Biotechnology major Biocon, on Tuesday, said it had received market authorisation from the Drug Controller General of India (DCGI) for its biosimilar trastuzumab product. The drug, which is being developed jointly with Mylan, is used for the treatment of Her 2+ metastatic breast cancer.
The approval for biosimilar trastuzumab in India is an extremely important milestone for Biocon, as it is the first biosimilar version of Herceptin to be brought to the market, it added.
Trastuzumab is equivalent of Herceptin, a registered brand of drug major Roche.
The biosimilar trastuzumab will be marketed in India under the brand name of CANMAb by the company, and is expected to be available to Indian patients in the fourth quarter of FY14, Biocon said.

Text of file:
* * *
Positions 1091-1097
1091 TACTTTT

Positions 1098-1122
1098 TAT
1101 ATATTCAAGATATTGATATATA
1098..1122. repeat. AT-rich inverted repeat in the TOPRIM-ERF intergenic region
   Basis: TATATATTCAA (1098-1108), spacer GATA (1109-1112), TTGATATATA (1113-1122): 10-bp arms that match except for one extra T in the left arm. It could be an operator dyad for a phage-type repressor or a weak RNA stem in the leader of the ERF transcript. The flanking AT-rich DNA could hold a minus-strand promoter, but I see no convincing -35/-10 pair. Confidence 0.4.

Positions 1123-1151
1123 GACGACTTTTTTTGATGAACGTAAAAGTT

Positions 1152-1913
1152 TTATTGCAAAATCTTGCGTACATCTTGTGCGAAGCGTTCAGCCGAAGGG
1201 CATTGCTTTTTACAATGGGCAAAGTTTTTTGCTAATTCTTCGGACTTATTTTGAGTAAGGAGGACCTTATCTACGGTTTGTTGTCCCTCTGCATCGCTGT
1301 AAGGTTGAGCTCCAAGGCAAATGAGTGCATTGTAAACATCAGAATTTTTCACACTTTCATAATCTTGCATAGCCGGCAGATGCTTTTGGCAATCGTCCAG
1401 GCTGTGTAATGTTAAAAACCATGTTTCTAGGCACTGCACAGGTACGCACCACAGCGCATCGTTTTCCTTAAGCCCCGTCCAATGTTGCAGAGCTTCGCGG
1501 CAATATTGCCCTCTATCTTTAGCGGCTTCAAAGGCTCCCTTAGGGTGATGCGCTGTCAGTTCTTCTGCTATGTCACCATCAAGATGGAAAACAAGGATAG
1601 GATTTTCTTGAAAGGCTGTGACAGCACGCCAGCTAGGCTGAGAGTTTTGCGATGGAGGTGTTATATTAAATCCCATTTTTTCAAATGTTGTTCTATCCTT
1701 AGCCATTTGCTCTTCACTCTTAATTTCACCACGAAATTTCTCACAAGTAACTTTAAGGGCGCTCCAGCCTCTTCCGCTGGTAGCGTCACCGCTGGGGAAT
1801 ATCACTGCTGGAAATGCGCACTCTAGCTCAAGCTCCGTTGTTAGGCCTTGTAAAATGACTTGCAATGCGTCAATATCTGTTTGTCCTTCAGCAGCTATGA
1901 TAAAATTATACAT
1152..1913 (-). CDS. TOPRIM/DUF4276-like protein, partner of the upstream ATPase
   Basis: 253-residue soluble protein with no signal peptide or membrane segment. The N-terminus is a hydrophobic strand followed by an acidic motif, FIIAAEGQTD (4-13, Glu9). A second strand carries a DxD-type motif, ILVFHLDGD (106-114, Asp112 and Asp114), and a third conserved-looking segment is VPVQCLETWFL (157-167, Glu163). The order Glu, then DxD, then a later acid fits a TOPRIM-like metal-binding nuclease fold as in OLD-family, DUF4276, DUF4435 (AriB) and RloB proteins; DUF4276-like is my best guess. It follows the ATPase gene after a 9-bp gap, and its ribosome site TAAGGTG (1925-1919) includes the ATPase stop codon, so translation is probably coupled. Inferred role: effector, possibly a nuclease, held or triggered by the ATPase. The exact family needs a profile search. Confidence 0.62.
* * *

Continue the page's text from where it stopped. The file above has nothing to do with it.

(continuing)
Commenting on the development, Biocon Chairperson and Managing Director Kiran Mazumdar Shaw said “This is a major milestone for both partners as it is the world’s first biosimilar trastuzumab to be accorded regulatory approval. The Indian approval is an encouraging mile post as we plan to leverage this data to support regulatory filings in several countries across the globe.”
The global sales for trastuzumab stood at $6.4 billion in 2012, while in India it recorded sales of $21 million, Biocon said.
Biocon and Mylan have been co-developing a portfolio of biosimilar monoclonal antibodies and complex biologics, comprising Trastuzumab, Pegfilgrastim, Bevacizumab, Adalimumab and Etanercept since 2009, it added. In 2013, this partnership was extended to co-development of biosimilar insulin analogs for the global markets. The overall global opportunity for biosimilars is estimated to be $22 billion by 2020, Biocon said.